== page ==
Biogenic volatile organic compounds (BVOCs) are organic gases emitted by plants and microorganisms. Thousands of different compounds exist, and they are often very reactive in the atmosphere. A recent article in Reviews of Geophysics focused on the role of soil in both emitting and taking-up BVOCs. Here, the authors give an overview of soil BVOC dynamics and their impacts on the atmosphere, and describe a modeling approach for quantification.
How do plants and soils emit and consume biogenic volatile organic compounds?
Living plants are thought to be the main emitter of BVOCs from the biosphere. Plants emit BVOCs in conjunction with their growth and development, in stress defense, and through communication with other plants and insects.
Soil can both release and consume BVOCs. Bacteria and fungi in soils produce BVOCs through decomposition of plant litter and soil organic matter. Plant roots located in soil can also both produce and emit BVOCs. Meanwhile, soil can consume BVOCs from the atmosphere, through physically retaining compounds in soils and/or microbes taking up these compounds as carbon and an energy source.
The current global estimate of BVOCs emitted from plants is about 700 to 1000 teragrams of carbon per year, which is about twice the amount of methane emissions per year. However, the total amount of BVOCs emitted from soil—including from plant litter, roots and soil organic carbon—has not yet been estimated at the global scale.
How do BVOCs affect the Earth’s climate system?
BVOCs released from terrestrial ecosystems can influence local, regional and global climate. For example, the hydroxyl radical (OH) is an important atmospheric cleaning agent that can react with many pollutants and greenhouse gases. BVOCs can react with OH and thereby deplete it from the atmosphere. In turn, this can lengthen the lifetime of methane (a greenhouse gas) and hence lead to warming of the atmosphere.
BVOCs can also react with nitrogen oxides (NOX) and influence tropospheric ozone concentrations. Ozone in the troposphere is a greenhouse gas and air pollutant, and a threat to human health and the environment.
In addition, BVOCs and their reaction products can also be incorporated into aerosol particles (so-called biogenic secondary organic aerosol), which can reduce the amount of radiative energy received by the Earth and thus cools the atmosphere.
How do soil BVOC emissions vary over space and time?
Soil BVOCs vary with different plant species and soils types. For example, coniferous needle litter can release both compounds stored in the needle tissue and microbial-produced compounds during decomposition. In contrast, litter of broadleaved trees, even though without stored compounds, can be more easily broken down by microbes than needle litter, thereby producing BVOCs. In spring and autumn, when photosynthesis is limited by low temperature and light, soil BVOC emissions from relatively fresh litter can exceed plant emissions.
How can soil BVOC fluxes be modeled?
State-of-the-art ecosystem models take into account decomposition processes in soils in order to estimate fluxes of carbon dioxide and sometimes methane, but they do not simulate the production and consumption of BVOCs. In such models, vegetation variation, substrate amount (for example, the amount of litter and soil organic carbon), and soil environmental variables (in changes with climate inputs) are generally considered.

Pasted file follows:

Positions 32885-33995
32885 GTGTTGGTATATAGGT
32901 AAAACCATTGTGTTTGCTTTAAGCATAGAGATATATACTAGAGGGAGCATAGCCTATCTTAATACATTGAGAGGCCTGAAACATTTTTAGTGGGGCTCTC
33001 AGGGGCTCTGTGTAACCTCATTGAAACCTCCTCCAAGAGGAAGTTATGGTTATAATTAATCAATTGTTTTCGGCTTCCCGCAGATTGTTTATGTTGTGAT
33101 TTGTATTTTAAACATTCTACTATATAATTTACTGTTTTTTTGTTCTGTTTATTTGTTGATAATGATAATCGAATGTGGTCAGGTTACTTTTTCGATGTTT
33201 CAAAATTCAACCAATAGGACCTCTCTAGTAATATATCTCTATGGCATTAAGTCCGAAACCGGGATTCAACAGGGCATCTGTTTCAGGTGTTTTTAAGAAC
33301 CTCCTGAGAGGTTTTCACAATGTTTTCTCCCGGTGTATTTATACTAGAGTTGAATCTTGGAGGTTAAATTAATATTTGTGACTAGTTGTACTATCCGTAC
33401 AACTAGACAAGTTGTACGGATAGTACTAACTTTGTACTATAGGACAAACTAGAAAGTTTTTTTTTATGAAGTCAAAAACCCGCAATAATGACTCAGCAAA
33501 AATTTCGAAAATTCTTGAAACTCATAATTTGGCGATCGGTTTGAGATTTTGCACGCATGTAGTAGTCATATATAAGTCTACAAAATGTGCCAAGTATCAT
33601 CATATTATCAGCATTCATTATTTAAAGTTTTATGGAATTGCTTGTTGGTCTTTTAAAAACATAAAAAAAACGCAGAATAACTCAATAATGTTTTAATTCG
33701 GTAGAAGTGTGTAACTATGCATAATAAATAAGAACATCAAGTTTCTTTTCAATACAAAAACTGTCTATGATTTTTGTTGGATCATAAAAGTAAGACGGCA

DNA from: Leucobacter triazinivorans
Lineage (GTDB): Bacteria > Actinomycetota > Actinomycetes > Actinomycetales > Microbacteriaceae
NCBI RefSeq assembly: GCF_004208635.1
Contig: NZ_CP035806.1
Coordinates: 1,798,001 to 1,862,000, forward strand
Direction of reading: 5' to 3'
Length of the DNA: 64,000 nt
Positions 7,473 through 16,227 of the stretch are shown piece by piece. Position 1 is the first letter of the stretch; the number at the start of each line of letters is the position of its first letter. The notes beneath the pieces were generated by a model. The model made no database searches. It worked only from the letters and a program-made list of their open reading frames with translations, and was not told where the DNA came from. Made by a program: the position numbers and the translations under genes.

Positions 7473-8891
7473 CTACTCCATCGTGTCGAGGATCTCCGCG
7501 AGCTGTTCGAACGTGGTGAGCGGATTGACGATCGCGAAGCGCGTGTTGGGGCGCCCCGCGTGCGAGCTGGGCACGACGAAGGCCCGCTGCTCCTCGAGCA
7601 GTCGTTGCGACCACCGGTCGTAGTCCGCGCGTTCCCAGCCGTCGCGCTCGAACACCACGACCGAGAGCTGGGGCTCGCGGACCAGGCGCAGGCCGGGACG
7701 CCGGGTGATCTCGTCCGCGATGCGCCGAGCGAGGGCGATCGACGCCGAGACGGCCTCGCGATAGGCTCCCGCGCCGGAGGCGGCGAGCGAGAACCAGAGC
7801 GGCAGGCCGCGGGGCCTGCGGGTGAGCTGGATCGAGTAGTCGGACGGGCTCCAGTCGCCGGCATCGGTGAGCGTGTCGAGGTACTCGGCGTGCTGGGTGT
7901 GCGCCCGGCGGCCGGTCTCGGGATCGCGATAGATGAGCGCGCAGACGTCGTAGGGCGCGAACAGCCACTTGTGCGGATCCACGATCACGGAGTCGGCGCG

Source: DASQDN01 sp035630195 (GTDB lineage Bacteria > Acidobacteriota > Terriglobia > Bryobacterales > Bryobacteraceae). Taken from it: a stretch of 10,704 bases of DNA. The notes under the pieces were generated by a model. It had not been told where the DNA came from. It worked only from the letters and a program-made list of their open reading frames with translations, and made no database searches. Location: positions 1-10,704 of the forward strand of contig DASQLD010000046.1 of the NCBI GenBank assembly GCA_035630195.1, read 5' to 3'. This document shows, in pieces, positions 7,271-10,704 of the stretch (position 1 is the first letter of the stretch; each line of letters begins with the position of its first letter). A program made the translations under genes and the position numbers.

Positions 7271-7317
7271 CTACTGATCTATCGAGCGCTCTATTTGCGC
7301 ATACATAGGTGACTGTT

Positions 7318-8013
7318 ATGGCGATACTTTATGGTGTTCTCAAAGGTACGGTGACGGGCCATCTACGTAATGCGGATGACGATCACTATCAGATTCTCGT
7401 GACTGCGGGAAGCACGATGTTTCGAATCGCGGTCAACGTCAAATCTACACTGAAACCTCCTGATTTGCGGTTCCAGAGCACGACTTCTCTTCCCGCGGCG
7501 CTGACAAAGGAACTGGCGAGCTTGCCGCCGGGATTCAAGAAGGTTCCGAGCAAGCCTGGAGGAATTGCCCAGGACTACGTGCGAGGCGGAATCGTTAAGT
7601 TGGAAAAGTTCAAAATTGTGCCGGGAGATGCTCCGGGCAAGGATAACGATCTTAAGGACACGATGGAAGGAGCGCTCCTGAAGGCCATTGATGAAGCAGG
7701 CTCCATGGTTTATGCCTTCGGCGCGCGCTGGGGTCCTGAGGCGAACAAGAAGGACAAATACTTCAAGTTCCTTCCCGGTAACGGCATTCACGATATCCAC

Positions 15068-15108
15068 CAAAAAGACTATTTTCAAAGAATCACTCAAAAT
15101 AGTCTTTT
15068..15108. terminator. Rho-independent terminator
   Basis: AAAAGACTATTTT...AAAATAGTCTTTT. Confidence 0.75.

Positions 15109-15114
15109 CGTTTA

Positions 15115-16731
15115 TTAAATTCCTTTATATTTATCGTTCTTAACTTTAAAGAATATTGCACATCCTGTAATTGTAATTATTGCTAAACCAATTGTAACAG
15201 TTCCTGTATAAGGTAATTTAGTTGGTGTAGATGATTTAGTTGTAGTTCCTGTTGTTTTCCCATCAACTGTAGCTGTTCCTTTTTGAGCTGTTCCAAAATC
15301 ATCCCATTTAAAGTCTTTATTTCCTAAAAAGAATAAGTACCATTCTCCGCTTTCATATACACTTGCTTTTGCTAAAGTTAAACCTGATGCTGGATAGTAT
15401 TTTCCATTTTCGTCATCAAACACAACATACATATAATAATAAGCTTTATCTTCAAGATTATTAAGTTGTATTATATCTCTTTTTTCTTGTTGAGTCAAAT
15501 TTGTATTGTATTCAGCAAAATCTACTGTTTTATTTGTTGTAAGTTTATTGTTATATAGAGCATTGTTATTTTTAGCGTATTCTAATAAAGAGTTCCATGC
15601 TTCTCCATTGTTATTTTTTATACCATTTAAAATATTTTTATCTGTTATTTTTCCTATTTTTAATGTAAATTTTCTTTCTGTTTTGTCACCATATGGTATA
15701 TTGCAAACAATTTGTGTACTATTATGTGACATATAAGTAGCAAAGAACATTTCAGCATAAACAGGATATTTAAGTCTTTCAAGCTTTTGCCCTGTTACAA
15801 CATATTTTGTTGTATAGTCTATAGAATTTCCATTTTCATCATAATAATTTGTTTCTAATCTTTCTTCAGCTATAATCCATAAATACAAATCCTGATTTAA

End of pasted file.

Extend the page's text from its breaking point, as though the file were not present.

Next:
Adding soil BVOC-related processes into such models would require using existing data from multiple ecosystems to derive mathematical relationships to link the fluxes with considered environmental variables and substrate variability in models. Our review further suggests starting to model compounds that are often reported in the literature (See Table 1 in our review article), as these microbial-produced compounds might represent the wide distribution of related microbes in soils. There might be a need for considering physical properties of different compounds for modeling gas transfer rates out from soils.
What are the main challenges of integrating soil BVOC fluxes into ecosystem models for quantification?
One challenge is that modeling soil BVOCs is unlike modeling carbon dioxide and methane, as some of the compounds can originate from intermediate products of chemical reactions, not only as a direct product from microbial decomposition and/or plant metabolism.
Another issue is that the compound composition of emissions from soils could depend on the microbial community composition, yet linking soil BVOC fluxes with microbial diversity is challenging for ecosystem models at this stage.
Furthermore, in field observations, it is difficult to separate understory plant emissions from belowground emissions. The measurements with removal of understory vegetation and/or roots inevitably change soil structure and microbial community. Some compounds might not occur in natural, undisturbed environment. With these data in hand for building models, we surely face uncertainties in the estimated emission composition and magnitude.
There is still considerable work to do in order to model soil BVOC-related fluxes in a realistic way and further quantify their impacts on the atmosphere. Our review suggests a modeling framework and could initiate modeling attempts for quantifying soil emissions at different scales.